Julie Nelson’s Love of Horses Leads to Special Olympics Success

Parents Jo and Rick Nelson never imagined riding and showing animals such as horses would interest their daughter, Julie.

Since age 10, when given her first opportunity to ride and for the past 23 years, Julie has practiced and perfected her riding skills, learned the intricacies of communicating with horses and won numerous Special Olympics medals.

Jo believed her daughter had found her niche.

Julie, 33, a resident of Monarch’s Hoke Street group home in New Bern, continues to pursue her interest in horses and compete in Special Olympics.

Julie has seemingly carried on a family tradition that dates back generations. Her great grandfather was a mounted Calvary office in the army while several other relatives on both sides of her family rode horseback.

Jo recalled how Julie showed no fear when she was first introduced to her cousin’s horse by her aunt, and namesake, Julie.

Through the years, Julie rode horses of a variety of different heights and depending on the breed, their size could be as high as 6 feet or more. Julie contended that riding a horse is calming and urged anyone to try it: “. . . it is calm and relaxing. Don’t make yourself nervous. I feel calm and relaxed around horses. I have never felt nervous around the horses.”

Jo noted that riding initially improved the way her daughter, who is diagnosed with autism spectrum disorder and severe hearing loss, communicated at 10 years old.

“When she was done riding, she would get in the car and start talking in compound sentences. This was not her norm. She was typically very uncommunicative. This activity soothed her and inspired her, and it made us smile,” Jo confided. “We knew that we must continue when we found something our child was succeeding at and growing an interest in.”

Riding not only improved Julie’s communication but her posture and confidence as well. “One of the things that amazes me is that on a horse her posture is beautiful,” Jo explained. “Some of the horses are very sensitive and intuitive to riders with special needs.”

Near and dear to Julie’s heart was her long-time horse, Sunny Delight, her first and one that she rode for 20 years. “He took very good care of me,” Julie said of her favorite horse who passed away two years ago.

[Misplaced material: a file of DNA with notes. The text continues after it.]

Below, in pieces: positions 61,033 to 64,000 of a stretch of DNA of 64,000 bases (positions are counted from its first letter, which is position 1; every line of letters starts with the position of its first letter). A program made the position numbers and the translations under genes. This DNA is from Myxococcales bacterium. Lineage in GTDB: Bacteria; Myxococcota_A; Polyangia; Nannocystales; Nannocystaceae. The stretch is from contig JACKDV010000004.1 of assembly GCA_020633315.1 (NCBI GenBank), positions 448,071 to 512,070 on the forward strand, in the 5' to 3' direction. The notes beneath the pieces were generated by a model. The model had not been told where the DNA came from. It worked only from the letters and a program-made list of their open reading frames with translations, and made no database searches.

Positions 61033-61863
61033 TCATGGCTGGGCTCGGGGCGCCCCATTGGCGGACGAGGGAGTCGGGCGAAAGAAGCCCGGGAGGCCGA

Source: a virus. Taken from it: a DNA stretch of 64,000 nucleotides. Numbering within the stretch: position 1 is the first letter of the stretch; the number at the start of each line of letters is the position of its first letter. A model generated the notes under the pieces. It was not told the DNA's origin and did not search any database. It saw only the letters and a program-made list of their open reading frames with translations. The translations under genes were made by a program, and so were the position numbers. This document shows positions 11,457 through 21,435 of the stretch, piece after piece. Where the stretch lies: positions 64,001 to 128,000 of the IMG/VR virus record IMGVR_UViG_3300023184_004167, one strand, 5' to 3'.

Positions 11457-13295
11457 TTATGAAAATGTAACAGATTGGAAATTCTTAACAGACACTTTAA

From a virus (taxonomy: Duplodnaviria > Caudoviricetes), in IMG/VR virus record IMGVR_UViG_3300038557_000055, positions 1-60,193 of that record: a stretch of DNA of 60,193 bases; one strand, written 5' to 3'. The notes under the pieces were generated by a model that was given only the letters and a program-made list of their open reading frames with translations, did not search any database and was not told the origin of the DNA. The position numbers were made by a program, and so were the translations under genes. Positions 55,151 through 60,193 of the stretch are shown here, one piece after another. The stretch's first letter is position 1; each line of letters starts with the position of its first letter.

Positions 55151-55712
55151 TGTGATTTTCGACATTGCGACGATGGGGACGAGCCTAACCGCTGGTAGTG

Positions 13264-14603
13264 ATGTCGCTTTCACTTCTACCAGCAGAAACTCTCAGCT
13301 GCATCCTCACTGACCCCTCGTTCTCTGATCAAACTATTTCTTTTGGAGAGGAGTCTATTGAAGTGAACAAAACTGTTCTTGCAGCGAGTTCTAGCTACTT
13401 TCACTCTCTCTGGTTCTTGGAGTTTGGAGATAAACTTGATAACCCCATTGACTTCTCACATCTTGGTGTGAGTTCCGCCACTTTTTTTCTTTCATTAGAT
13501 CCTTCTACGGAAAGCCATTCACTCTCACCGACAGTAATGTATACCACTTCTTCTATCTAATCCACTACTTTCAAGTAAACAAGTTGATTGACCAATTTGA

Currently, Julie rides a black-and-white pony named Maxi. “I enjoy riding horses and it makes me happy,” added Julie.

Riding horses allowed Julie to form a bond not only with the animal she was riding but to also have confidence in her trainer Holly Hyatt, who has known the Nelson family for over 20 years. In 1997, Hyatt helped Julie prepare for her first North Carolina Special Olympics. Julie is currently practicing for Special Olympics competition next fall in Raleigh.

Living a short car ride away from her daughter, Jo praised the staff at Hoke Street group home for helping Julie, who completes her own list of chores and takes care of her room, grow to be more independent: “The gifted staff at Hoke Street has been so helpful opening my eyes to approach Julie in different ways.”

In addition to riding, Julie enjoys working at her part-time job at the Center for Industrial and Physical Therapy in New Bern.

Photo collage: Bottom left, Equestrian and Hoke Street group home resident Julie Nelson shows medals she earned while competing during Special Olympics for riding horses; top left, showing off skills while riding her horse, Jazz, during the 2018 Special Olympics; right, receiving her medal during Special Olympics.